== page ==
Broccoli is known to be beneficial to our health. For example, research has shown that increased consumption of cruciferous vegetables decreases incidences of cancer and type 2 diabetes. In a recent study, researchers at Penn State found that broccoli contains certain molecules that bind to a receptor within mice and help to protect the lining of the small intestine, thereby inhibiting the development of disease. The findings lend support to the idea that broccoli truly is a ‘superfood.’
“We all know that broccoli is good for us, but why? What happens in the body when we eat broccoli?” said Gary Perdew, H. Thomas and Dorothy Willits Hallowell Chair in Agricultural Sciences, Penn State. “Our research is helping to uncover the mechanisms for how broccoli and other foods benefit health in mice and likely humans, as well. It provides strong evidence that cruciferous vegetables, such as broccoli, cabbage, and Brussels sprouts should be part of a normal healthy diet.”
According to Perdew, the wall of the small intestine allows beneficial water and nutrients to pass into the body but prevents food particles and bacteria that could cause harm. Certain cells that line the intestine – including enterocytes, which absorb water and nutrients; goblet cells, which secrete a protective layer of mucus on the intestinal wall; and Paneth cells, which secrete lysosomes that contain digestive enzymes – help to modulate this activity and keep a healthy balance.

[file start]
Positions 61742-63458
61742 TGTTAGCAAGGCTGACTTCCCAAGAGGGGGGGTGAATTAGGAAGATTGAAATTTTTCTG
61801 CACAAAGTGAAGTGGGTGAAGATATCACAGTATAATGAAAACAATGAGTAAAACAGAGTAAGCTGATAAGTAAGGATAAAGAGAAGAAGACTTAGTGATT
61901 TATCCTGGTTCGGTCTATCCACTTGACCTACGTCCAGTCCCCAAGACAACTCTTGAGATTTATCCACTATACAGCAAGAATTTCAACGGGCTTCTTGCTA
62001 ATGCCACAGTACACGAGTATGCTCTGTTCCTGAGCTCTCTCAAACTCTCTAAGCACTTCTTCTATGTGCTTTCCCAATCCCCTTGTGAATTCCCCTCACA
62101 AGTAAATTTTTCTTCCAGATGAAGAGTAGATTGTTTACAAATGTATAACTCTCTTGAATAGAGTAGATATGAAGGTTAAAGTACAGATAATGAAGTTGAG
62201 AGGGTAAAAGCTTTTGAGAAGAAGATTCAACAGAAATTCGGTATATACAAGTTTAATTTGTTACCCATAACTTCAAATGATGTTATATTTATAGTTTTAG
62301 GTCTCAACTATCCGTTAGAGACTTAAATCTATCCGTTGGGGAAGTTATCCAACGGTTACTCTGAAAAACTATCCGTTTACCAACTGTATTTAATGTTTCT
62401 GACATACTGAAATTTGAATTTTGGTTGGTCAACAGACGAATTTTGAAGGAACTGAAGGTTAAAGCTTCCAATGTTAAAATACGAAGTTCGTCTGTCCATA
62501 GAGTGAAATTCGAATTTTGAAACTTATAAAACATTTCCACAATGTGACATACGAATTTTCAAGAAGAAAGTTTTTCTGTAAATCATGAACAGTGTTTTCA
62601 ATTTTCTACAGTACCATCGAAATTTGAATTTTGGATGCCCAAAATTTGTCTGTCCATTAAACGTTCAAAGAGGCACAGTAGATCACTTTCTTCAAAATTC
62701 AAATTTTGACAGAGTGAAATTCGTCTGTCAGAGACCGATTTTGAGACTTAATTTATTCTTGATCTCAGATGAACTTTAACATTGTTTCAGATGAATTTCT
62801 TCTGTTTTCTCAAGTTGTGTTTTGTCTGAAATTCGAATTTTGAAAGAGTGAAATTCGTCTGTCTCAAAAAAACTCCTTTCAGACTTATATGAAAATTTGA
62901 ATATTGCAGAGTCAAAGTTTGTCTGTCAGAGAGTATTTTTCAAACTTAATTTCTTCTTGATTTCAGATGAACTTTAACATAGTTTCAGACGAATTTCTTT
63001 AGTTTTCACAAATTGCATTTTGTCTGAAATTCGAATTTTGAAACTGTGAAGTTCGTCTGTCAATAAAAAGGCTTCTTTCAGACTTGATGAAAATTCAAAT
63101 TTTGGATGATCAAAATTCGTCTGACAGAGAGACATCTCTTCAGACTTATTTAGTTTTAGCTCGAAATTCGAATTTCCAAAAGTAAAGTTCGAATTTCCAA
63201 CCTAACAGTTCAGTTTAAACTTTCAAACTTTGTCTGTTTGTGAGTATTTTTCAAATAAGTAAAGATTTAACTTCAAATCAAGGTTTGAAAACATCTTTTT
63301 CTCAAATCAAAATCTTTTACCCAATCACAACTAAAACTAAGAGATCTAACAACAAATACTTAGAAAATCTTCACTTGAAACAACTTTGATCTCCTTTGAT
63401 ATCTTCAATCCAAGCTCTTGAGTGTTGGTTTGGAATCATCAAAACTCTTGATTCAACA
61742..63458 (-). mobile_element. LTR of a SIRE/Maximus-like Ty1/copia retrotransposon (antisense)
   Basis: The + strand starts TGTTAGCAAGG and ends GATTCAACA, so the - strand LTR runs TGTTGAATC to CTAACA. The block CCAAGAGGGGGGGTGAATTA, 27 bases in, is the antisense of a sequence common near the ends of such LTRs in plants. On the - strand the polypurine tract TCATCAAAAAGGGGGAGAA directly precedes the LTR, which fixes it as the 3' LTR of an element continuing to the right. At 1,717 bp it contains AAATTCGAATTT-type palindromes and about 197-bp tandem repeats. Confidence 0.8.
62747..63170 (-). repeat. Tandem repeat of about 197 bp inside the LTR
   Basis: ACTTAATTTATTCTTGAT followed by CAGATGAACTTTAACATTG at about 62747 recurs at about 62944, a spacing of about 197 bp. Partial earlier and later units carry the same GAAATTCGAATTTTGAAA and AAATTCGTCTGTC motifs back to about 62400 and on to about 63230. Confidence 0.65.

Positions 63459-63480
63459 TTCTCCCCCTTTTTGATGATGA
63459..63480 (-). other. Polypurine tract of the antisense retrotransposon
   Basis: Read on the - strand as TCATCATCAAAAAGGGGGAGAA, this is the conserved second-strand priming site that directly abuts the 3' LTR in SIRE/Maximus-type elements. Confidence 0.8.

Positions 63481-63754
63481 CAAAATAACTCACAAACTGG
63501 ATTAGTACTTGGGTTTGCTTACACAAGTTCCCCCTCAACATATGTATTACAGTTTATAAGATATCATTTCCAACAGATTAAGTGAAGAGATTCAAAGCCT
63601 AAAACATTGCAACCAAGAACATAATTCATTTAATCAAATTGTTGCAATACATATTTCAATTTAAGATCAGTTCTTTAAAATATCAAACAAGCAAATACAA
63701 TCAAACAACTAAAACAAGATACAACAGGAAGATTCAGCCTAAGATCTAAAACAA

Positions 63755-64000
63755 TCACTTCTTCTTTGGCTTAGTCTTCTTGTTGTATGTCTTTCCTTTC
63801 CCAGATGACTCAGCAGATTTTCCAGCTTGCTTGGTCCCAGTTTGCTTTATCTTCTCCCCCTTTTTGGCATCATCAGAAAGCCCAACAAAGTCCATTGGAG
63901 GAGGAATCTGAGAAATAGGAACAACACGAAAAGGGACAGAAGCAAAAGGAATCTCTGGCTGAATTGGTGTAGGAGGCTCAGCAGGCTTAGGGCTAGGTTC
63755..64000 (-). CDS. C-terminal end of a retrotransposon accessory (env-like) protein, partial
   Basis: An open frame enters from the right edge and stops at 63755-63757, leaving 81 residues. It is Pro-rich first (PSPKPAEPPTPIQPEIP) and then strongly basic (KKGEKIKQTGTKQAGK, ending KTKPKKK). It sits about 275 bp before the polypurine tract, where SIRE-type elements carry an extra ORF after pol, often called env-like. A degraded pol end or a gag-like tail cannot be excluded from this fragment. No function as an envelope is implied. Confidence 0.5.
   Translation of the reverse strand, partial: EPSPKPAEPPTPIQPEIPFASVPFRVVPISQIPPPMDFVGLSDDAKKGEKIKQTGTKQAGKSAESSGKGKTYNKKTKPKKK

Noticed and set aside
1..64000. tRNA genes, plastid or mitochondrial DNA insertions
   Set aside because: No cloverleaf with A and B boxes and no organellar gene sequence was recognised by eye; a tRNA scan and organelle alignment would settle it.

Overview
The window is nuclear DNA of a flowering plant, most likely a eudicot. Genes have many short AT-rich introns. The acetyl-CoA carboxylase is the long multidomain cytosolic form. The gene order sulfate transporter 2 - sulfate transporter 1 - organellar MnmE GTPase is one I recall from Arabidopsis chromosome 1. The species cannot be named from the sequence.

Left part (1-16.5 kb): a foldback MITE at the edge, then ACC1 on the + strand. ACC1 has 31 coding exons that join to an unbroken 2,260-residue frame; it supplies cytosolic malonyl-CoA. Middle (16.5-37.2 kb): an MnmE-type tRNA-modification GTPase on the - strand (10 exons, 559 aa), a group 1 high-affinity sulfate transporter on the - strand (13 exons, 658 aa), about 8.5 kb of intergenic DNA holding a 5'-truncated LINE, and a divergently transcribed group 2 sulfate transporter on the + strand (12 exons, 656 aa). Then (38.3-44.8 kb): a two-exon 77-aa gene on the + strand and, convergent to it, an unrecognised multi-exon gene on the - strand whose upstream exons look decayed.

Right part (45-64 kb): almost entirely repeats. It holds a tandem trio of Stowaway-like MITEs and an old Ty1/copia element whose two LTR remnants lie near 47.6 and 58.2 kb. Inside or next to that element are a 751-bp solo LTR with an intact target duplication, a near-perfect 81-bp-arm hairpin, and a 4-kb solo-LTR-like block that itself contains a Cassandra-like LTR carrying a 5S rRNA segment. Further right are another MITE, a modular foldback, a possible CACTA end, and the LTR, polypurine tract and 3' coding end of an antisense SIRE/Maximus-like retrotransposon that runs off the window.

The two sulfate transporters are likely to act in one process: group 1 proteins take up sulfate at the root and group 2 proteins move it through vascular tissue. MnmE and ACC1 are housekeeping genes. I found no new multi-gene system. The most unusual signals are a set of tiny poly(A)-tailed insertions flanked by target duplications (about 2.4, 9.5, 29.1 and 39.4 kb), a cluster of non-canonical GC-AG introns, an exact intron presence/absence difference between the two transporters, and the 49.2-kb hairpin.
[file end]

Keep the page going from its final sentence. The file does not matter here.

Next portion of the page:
In their study, which was published in the journal Laboratory Investigation, Perdew and his colleagues found that molecules in broccoli, called aryl hydrocarbon receptor ligands, bind to aryl hydrocarbon receptor (AHR), which is a type of protein called a transcription factor. This binding, they found, initiates a variety of activities that affect the functions of intestinal cells.
To conduct their study, the researchers fed an experimental group of mice a diet containing 15% broccoli (equivalent to about 3.5 cups per day for humans) and fed a control group of mice a typical lab diet that did not contain broccoli. They then analyzed the animals’ tissues to determine the extent to which AHR was activated, as well as the quantities of various cell types and mucus concentrations, among other factors, in the two groups.
The team found that mice that were not fed broccoli lacked AHR activity, which resulted in altered intestinal barrier function, reduced transit time of food in the small intestine, decreased number of goblet cells and protective mucus, decreased Paneth cells and lysosome production, and decreased number of enterocyte cells.
“The gut health of the mice that were not fed broccoli was compromised in a variety of ways that are known to be associated with disease,” said Perdew. “Our research suggests that broccoli and likely other foods can be used as natural sources of AHR ligands and that diets rich in these ligands contribute to the resilience of the small intestine.”
More broadly, added Andrew Patterson, John T. and Paige S. Smith Professor of Molecular Toxicology and of Biochemistry and Molecular Biology, “these data suggest that dietary cues, relayed through the activity of AHR, can reshape the cellular and metabolic repertoire of the gastrointestinal tract.”
Other authors on the paper include Xiaoliang Zhou, Debopriya Chakraborty, Iain A. Murray, Denise Coslo, Zoe Kehs, Anitha Vijay, Carolyn Ton, Dhimant Desai and Shantu G. Amin.
The National Institutes of Health Grants, the US Department of Agriculture and Penn State Cancer Institute supported this research.